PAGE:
A movable carriage 33 is also mounted on the guides 21 and 23. The guides serve to support and guide the movable carriage 33 as it reciprocates between spiders 3 and 5. Threaded shaft 17 passes through the movable carriage 33 at point 35, where a threaded engagement is achieved. Mating of the threads on shaft 17 with threads in movable carriage 33 causes test unit 1 to reciprocate between spiders 3 and 5 upon rotation of shaft 17 as it is driven by the drive arrangement at 31.
A source conveying means 37 is mounted on movable carriage 33 by a pair of arms 39 and 41. Source conveying means 37 is a "shoe" that is shaped to conform to the curvature of the bore of the turbine being tested and, in the case of ultrasonic testing, is formed of a material that transmits the ultrasonic waves with a minimal loss of energy. In this preferred embodiment, a plexiglass show is utilized, although any appropriate material such as lead, some types of plastic, etc. could be used.
The plexiglass shoe 37 is maintained against the wall of the turbine with an appropriate pressure by a suitable biasing arrangement. This biasing arrangement can be of any appropriate type, such as a bias spring, but in this preferred embodiment a pneumatic pressure force is utilized. The pneumatic pressure force is applied by a pneumatic device schematically illustrated at 43.
A source of the pulse-echo rays that are to be utilized is schematically illustrated at 45. As previously indicated, the source may produce any appropriate type of radiation, but in this particular embodiment ultrasonic signals or waves are utilized. Thus, the source 45 is a transducer that produces ultrasonic waves at the desired frequency. The source 45 also incorporates a pick-up device that detects any reflected signals from flaws in the material being tested.
The ultrasonic waves produced by source 45, which are inherently in the longitudinal mode, may be modified to produce ultrasonic waves in the shear mode or the surface mode. As longitudinal mode ultrasonic waves are twisted or bent from the perpendicular to the face of the transducer of source 45, ultrasonic shear mode waves will begin to be evidenced at an angle of about 30°. Continued bending of the angle of the longitudinal waves will result in nearly complete transformation to shear waves at about 45°. Continued alteration of the angle of the ultrasonic waves will then begin to produce surface mode waves in the vicinity of 60°. Beyond about 64°, the ultrasonic waves will be almost entirely in the surface mode.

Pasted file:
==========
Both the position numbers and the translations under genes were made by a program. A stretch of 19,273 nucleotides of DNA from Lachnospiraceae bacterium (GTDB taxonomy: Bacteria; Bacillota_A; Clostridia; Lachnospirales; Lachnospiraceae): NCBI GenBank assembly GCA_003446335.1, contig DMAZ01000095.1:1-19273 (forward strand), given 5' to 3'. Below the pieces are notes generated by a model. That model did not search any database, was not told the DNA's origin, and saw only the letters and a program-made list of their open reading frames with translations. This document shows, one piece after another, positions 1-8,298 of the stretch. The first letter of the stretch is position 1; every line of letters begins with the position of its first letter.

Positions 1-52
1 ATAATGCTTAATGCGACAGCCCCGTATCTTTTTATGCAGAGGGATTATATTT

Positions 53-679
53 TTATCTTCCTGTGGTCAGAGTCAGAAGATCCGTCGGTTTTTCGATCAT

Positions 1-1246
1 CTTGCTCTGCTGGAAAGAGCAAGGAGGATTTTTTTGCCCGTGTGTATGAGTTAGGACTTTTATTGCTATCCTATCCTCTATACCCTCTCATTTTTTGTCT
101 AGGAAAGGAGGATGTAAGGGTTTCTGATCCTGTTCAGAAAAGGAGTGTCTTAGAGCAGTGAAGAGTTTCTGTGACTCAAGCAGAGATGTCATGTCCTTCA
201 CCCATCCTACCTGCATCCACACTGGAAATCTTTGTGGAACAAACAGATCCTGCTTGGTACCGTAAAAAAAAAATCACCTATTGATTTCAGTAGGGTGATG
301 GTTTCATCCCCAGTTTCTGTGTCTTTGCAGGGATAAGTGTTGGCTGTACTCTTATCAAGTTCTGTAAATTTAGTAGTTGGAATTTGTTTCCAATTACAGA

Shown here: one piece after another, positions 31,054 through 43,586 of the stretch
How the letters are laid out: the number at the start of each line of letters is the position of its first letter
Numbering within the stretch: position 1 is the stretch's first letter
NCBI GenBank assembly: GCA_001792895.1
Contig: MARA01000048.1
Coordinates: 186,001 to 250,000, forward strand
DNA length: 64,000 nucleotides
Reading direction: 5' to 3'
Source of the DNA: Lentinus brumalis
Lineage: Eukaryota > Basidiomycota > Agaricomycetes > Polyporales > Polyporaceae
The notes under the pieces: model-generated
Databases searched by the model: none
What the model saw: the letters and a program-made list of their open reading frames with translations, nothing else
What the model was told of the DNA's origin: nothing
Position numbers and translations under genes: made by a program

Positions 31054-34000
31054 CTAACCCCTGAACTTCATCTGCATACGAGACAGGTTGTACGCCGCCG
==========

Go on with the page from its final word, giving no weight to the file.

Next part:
It should be noted that the shear mode waves can be directed both down the axis in the longitudinal direction and about the circumference of the bore. Similarly, the surface waves may be directed down the axis of the bore or about the circumference of the bore. For complete testing, both modes should be used in all of these fashions. As a matter of fact, the surface mode waves may also be utilized in a spiral fashion to give even better resolution.
It is not necessary that each of these tests be done in seriatim fashion, but rather, testing with more than one mode may be accomplished simultaneoulsy. Thus, a second source 47 may be located in shoe 37. Also, it is not necessary to limit the apparatus to a single shoe 37. In one form of the preferred embodiment, a second shoe (not shown) is mounted on the movable carriage 33 and extended backward toward the input end of the bore at the same angle that the legs 39 and 41 support shoe 37 in the forward direction down the bore. In addition, in the preferred embodiment it is desired to perform two separate test sequences, one combining a shear mode and a longitudinal mode and the other combining a surface mode and a longitudinal mode. In the form of the preferred embodiment referred to above in which a second shoe is utilized, a shear mode and a longitudinal mode source would be located in one shoe, while a sheer mode source would be located on the other shoe by itself. Of course, it would probably be possible to combine at three modes of operation for a simultaneous test procedure, although care would have to be exercised to avoid interference between the various modes.
The movable carriage 33 is reciprocably driven by a motor 49 which drives the threaded shaft 17 at point 31. As threaded shaft 17 is driven by motor 49, it engages the threads at 35 on movable carriage 33 and causes it to move along the guide rails 21 and 23. As the motor drives the carriage 33, an indexing arrangement 51 determines and indicates the axial position of the carriage 33. As there are various electrical and other lines, schematically indicated by the lines 53 and 55, leading to the movable carriage 33, a reel 57 is provided to receive and feed out the appropriate lines during reciprocation of carriage 33.